Since COVID hit, many Australians have seen first-hand what shocks to the food system can do.
Uncertainty around panic-buying, food supply and pricing have thrown our national food system into the spotlight. And it was already under extreme pressure from climate change and prolonged drought.
The pandemic has revealed vulnerabilities in the Australian food system, but it also presents an opportunity to make it more resilient.
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Global ructions, local effects
Australia produces enough fresh food to feed the nation. In fact, more than 90% of the fresh food sold in supermarkets is produced here.
However, the pandemic and its effects on global economies has made it hard, at times, to maintain the supply of food we are used to due to workforce and logistics issues.
In particular, agricultural workforce shortages resulting from international border closures continue to threaten supply of fruit and vegetables, and may also affect price stability.
Before the pandemic, more than 20% of Australians were estimated to be experiencing food insecurity. Since COVID, food insecurity has increased in Australia.
In Victoria, household budget pressures during the first lockdown forced one in four families to live without healthy food.
Food insecurity can worsen diet quality and increase the risk of various health conditions, including excess weight, obesity and diabetes. These conditions also put people at increased risk of getting very sick or dying from COVID-19.
Unhealthy diets are a leading cause of poor health and death worldwide, so the rising number of people without sufficient access to healthy diets should ring alarm bells for anyone interested in the health of Australians.
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But along with these newly exposed vulnerabilities, there are many examples of agility and resilience across the Australian food system.
The agriculture sector has successfully shifted many businesses online. Charities in Victoria moved quickly to provide culturally appropriate food to communities in lockdown.
And the federal government has provided significant support to older people isolating at home, including roughly A$50 million for the “Meals on Wheels” program. There’s also been extra targeted support to farmers.
An opportunity for a coordinated approach
The COVID pandemic has forced many of us to appreciate the complexity and scale of the food production and distribution system in Australia.
Yet Australia currently lacks a national food policy, leaving us vulnerable to future shocks and limiting our capacity to protect vulnerable groups.
Integrated policy with buy-in of government sectors and portfolios beyond health (such as business, trade, agriculture, economics, and education), can maximise the economic, social, nutritional and environmental outcomes of our food system.
We need to encourage innovation and coordination between national, state, and local government levels to support food supply systems that deliver healthy food across the population.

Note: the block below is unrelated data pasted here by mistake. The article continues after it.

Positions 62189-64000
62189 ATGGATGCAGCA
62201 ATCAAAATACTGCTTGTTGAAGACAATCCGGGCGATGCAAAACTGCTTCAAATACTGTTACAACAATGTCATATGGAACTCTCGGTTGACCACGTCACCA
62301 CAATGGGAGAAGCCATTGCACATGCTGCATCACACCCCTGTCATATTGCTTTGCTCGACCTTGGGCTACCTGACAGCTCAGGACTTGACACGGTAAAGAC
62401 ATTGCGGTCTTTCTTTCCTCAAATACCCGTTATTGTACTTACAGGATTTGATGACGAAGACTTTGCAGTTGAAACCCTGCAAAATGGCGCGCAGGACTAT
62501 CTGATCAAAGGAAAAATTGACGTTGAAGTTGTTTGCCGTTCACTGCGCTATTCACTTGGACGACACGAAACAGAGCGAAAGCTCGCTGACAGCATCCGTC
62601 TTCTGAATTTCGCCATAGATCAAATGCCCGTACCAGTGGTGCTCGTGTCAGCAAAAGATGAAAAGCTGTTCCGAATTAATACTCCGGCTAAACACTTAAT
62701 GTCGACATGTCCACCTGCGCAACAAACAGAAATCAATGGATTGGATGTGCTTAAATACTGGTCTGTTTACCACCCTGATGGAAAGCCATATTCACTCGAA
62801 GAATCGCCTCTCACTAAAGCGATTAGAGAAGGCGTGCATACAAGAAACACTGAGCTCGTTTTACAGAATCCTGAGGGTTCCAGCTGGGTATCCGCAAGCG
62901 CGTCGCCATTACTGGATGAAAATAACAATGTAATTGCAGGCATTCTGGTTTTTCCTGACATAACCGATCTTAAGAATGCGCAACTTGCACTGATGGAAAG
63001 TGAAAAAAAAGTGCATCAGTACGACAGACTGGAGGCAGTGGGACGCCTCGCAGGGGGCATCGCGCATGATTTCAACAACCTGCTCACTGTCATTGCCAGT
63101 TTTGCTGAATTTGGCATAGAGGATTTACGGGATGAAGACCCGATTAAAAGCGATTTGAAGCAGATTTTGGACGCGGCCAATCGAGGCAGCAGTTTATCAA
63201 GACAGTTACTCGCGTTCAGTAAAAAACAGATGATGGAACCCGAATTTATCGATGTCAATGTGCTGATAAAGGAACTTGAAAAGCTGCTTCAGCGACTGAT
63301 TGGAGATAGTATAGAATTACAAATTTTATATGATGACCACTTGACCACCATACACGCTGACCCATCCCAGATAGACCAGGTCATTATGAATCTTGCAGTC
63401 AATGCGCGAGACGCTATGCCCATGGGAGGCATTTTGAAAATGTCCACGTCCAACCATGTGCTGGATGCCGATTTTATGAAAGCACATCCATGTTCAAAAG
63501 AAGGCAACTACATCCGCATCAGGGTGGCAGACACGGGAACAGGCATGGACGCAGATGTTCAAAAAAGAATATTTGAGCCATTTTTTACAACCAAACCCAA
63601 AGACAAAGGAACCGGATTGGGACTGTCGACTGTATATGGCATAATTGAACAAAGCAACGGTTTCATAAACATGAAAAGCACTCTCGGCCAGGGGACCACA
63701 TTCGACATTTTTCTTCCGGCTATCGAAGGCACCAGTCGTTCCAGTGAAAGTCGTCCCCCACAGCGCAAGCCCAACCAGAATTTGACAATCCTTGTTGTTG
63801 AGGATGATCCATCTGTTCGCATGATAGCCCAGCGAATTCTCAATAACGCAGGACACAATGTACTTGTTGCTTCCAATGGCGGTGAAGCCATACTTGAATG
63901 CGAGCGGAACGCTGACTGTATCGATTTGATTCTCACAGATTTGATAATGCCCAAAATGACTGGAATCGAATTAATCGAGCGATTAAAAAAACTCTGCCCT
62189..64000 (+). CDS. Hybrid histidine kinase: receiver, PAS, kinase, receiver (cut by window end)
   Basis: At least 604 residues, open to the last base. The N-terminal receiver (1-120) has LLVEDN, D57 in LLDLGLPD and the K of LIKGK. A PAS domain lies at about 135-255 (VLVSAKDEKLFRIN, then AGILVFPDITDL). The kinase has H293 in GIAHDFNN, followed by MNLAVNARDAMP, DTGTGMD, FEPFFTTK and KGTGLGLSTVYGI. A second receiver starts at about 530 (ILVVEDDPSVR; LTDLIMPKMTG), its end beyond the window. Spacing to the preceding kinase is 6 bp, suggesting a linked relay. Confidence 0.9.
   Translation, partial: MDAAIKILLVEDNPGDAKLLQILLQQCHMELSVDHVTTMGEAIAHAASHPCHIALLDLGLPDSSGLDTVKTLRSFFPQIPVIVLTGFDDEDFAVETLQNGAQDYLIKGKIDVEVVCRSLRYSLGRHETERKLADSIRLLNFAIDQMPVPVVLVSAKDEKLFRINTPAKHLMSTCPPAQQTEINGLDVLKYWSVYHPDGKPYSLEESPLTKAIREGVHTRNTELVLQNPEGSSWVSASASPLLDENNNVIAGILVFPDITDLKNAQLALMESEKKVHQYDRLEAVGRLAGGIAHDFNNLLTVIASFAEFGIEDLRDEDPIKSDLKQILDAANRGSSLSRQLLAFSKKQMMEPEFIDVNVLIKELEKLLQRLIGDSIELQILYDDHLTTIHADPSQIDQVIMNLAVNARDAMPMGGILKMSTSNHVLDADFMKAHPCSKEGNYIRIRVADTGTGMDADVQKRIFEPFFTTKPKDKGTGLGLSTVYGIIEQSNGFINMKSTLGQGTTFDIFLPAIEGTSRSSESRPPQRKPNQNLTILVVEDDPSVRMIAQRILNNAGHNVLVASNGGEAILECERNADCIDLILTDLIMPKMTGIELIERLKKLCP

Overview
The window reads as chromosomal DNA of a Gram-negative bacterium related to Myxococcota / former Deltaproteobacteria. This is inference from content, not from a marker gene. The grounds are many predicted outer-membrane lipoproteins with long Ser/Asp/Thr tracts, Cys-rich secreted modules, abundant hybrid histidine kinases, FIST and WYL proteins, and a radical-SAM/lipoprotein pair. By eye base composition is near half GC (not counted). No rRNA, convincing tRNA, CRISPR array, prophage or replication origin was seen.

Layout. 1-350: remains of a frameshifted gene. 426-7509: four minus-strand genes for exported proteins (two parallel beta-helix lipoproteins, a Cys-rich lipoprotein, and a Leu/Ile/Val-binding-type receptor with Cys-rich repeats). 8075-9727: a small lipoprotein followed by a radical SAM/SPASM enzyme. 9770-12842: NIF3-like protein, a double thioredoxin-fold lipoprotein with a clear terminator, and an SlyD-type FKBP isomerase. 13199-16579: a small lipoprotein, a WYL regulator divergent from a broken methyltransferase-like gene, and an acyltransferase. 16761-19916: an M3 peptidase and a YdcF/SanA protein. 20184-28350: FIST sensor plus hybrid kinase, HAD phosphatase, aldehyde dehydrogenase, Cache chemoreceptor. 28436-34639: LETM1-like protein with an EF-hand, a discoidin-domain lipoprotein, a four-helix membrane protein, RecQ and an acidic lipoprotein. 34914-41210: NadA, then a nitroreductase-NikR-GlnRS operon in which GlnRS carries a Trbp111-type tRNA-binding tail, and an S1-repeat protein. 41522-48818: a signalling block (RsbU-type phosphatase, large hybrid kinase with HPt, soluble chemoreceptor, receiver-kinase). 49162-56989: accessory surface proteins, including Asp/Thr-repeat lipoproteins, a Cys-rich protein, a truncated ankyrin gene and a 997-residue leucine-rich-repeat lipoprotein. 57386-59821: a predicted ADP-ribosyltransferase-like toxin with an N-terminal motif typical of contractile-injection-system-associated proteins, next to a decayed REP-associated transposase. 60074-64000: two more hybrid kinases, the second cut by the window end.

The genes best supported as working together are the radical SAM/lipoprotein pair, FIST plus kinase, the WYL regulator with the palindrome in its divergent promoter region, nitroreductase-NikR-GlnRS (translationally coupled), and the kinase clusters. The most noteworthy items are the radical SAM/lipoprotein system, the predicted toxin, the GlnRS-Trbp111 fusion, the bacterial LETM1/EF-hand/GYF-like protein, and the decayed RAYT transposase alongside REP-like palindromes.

We have already seen it’s possible to make significant policy changes to strengthen food systems in time of crisis. For example, the Australian Competition and Consumer Commission temporarily relaxed anti-collusion rules for big supermarkets during the pandemic, so they could coordinate to “ensure essential supplies get through to vulnerable and isolated people”, as one media report put it.
A more resilient food system
In Australia, an integrated policy could help make our food system more resilient in the face of future shocks.
Perhaps the pandemic provides an opportunity for us to stop and take stock of what worked well, what didn’t, and where the biggest impact could be made.
For example, we could consider introducing food distribution warehouses in remote Australia so these communities can get healthy, minimally processed foods at affordable prices, even in times of crisis.
Lawmakers should place food security and access to nutritious food at the heart of agriculture, fisheries and trade policies.
We need to ensure nutrition is prioritised in any pandemic response efforts. One approach, advocated by researchers in a recent Nature comment piece, argued:
Cash provision could be coupled with incentives for recipients to participate in well-targeted, culturally sensitive food literacy programmes based on an understanding of barriers to consumption of nutritious foods.
In addition, public distribution programmes, state-managed stores, public restaurants, and other forms of subsidy programmes could focus on providing diverse nutritious foods and meals and minimizing less-healthy foods.
We note that the NSW government’s “Dine and Discover” program has been critiqued for including the fast food giants.
We must incentivise healthy food policies for businesses. For example, “naming and shaming” companies’ commitments to nutrition has resulted in policy and practice changes in Australia. There is recent evidence from that healthy merchandising in food stores can meet both commercial and public health goals in Australia.
The pandemic has highlighted how easily our food supply can be disrupted by crisis. Now, it’s up to us to lean into that disruption and find ways to build resilience into the food system.
Read more: The coronavirus pandemic requires us to understand food's murky supply chains
This story is part of a series The Conversation is running on the nexus between disaster, disadvantage and resilience. It is supported by a philanthropic grant from the Paul Ramsay foundation. You can read the rest of the stories here.